Three hours later, the Marshal's Service headquarters in Washington briefly announced that the critically injured deputy had died. The agency then quickly retracted the statement.
The police statement released Tuesday afternoon said Boles opened fire and wounded the first deputy marshal and the city officer. Officers returned fire, but Boles continued shooting and hit the second marshal. Boles then was killed by more return fire.
The police statement says investigators didn't know immediately how many officers had fired at Boles.
Relatives of Boles said he lived in the flat with a girlfriend and his sister's three children. They said he was the father of two children of his own, a boy, 5, and a girl, 2.
Boles had a felony record dating to January 1993, when he pleaded guilty of assaulting an officer at a juvenile detention center when he was 17. In 2005, he also pleaded guilty of four counts of drug possession and one of resisting arrest. Court files list other offenses as well.
William Sibert, the U.S. marshal in St. Louis, was joined Tuesday morning at St. Louis University Hospital by city Police Chief Dan Isom and Mayor Francis Slay.
"This is a tragic example of what our law enforcement officers go through every day," Slay said. "They need our support and their families need our support."
Back on Osage, the scene became chaotic for a time as SWAT officers surrounded the building and about 100 people, many of them angry at police, gathered.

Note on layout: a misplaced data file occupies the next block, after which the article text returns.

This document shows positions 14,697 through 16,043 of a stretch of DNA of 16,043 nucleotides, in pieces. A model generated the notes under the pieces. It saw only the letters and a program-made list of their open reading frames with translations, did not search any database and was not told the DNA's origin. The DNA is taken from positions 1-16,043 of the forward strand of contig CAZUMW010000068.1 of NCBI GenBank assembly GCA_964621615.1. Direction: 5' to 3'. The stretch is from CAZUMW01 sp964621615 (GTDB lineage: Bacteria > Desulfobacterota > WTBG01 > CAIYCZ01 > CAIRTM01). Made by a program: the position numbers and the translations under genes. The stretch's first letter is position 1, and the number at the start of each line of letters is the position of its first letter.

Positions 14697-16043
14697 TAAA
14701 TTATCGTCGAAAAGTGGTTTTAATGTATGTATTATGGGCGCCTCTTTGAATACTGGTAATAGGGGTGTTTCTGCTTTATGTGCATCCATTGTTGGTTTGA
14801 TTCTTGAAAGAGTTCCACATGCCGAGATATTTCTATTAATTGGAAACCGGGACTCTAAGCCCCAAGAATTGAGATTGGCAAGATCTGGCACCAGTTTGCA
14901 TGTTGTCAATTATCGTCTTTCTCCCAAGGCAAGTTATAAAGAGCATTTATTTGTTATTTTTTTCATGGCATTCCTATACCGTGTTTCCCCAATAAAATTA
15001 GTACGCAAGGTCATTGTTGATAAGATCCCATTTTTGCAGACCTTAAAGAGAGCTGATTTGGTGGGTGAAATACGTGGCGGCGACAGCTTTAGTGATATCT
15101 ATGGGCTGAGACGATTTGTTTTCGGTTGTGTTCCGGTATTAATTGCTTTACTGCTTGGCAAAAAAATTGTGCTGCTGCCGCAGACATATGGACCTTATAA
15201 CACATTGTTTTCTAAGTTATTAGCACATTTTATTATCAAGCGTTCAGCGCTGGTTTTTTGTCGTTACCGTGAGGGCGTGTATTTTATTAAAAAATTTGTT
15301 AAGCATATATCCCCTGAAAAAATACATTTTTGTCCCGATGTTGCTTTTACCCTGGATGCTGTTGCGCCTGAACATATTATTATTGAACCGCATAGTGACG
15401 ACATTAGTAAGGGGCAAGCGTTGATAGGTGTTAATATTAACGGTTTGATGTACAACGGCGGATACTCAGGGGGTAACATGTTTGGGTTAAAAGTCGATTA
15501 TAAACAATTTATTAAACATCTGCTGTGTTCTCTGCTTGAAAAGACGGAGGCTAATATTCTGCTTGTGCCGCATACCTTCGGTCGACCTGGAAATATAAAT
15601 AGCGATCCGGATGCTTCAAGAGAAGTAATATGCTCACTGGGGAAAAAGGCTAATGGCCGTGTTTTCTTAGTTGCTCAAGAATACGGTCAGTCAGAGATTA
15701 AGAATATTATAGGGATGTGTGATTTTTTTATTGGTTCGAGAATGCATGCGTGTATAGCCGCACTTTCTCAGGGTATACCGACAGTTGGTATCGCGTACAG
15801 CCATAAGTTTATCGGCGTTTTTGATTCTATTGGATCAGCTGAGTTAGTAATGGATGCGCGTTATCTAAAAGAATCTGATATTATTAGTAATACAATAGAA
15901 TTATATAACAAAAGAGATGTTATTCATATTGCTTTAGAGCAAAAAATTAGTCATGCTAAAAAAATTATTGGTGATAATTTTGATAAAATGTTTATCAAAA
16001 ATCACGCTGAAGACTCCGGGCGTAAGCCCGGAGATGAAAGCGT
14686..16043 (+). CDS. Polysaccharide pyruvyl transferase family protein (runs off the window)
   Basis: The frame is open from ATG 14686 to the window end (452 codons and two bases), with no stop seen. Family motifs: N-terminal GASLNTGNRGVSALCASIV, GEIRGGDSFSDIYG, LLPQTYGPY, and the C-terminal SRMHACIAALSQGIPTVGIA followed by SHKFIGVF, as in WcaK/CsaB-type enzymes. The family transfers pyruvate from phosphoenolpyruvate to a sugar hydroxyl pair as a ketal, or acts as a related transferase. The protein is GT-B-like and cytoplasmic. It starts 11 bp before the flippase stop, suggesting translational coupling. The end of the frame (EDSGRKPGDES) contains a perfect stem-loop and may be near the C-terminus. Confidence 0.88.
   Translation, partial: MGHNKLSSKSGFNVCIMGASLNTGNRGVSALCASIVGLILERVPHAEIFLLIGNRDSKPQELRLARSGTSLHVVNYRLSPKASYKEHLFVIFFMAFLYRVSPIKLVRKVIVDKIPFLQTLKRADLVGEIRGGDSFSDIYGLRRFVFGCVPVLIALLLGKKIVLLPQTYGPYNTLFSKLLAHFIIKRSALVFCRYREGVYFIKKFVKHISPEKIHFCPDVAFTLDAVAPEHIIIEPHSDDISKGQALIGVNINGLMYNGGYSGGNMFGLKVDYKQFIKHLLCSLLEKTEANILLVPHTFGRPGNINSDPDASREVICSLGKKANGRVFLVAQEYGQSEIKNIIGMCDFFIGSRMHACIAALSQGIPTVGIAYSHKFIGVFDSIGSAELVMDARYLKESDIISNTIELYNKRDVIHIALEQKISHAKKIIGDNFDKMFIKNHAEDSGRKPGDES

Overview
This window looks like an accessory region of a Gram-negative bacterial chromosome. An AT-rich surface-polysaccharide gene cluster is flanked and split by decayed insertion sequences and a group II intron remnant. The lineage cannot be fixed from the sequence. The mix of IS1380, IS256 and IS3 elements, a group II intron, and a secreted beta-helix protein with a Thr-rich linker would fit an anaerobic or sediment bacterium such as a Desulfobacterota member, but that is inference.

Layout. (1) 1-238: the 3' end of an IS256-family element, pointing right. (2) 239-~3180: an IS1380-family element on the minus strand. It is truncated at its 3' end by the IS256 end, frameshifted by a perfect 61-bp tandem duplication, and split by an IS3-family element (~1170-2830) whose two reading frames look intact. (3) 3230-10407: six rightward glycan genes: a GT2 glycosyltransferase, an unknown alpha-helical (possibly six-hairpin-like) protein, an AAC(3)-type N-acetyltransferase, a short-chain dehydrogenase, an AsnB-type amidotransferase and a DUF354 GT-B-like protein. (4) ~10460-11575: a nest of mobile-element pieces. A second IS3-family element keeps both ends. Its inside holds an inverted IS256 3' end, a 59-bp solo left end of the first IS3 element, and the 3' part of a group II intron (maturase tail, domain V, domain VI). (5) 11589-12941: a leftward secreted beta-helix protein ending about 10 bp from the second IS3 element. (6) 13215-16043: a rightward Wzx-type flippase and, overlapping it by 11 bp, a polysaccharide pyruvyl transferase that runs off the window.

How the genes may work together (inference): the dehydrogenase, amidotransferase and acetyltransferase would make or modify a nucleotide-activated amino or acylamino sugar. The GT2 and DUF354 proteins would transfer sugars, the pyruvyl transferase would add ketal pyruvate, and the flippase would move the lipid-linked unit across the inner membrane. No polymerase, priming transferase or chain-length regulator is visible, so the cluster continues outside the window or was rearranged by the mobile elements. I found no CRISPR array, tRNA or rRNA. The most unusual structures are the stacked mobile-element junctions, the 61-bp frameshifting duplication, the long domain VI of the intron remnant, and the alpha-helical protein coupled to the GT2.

Sannita Boles, who said she is Carlos Boles' sister, collapsed sobbing in the park across the street. "He's still in there," she wailed about her brother.
Police officers and others helped her up, then officers urged everyone to move away from the line of fire.
Another relative of Boles screamed to the face of an officer, "Why did you do this?"
Friends grabbed her and pulled the woman back. "It wasn't him," one friend said, referring to the officer she had yelled at.
Tony Johnson, 22, who lives nearby, said many in the crowd expressed "complete anger. People around here don't like cops."
But Daniel Shown, 31, who said he moved nearby about three months ago, said he supported the police.
"There are concerns about crime in this community," Shown said. "We are happy police are there to protect us. It's a tragic situation. Nobody's happy about anybody being shot, but police are there to do a job and enforce the law. There are many here happy that they are doing their job."
St. Louis Circuit Attorney Jennifer Joyce said her office couldn't seek felony charges immediately after the Oct. 11 incident because the assault charge was tied to narcotics, which required the follow-up lab work.
"We did it as quickly as possible," Joyce said of the analysis and charges. "My heart just goes out to these guys because they just have such a dangerous job. It's a very, very sad case."
Court files on Boles' cases show that his first assault conviction was for beating a detention officer at the Hogan Street Regional Youth Center. The files show he also escaped from the center.
While in prison in 1996, he was charged with possessing a controlled substance inside a corrections facility. In 2005, while visiting his probation officer downtown, he was found to have cocaine base.
His mother, Theresa Beal, wrote a letter to the court in 2005 pleading for leniency for her son.
"Deep down in my heart I feel my son never really had a chance in life," she wrote. "I know he's no Angel, yet he isn't the worse (sic) person either."
Beal wrote that her son was 15 when he was 'shot ten times and left for dead." Beal wrote that her son was carrying a pistol for protection when he was arrested and taken to juvenile detention.
Patrick M. O'Connell, Joel Currier, Valerie Schremp Hahn, Marlon A. Walker and Denise Hollinshed, all of the Post-Dispatch, contributed to this report.
McClatchy-Tribune News Service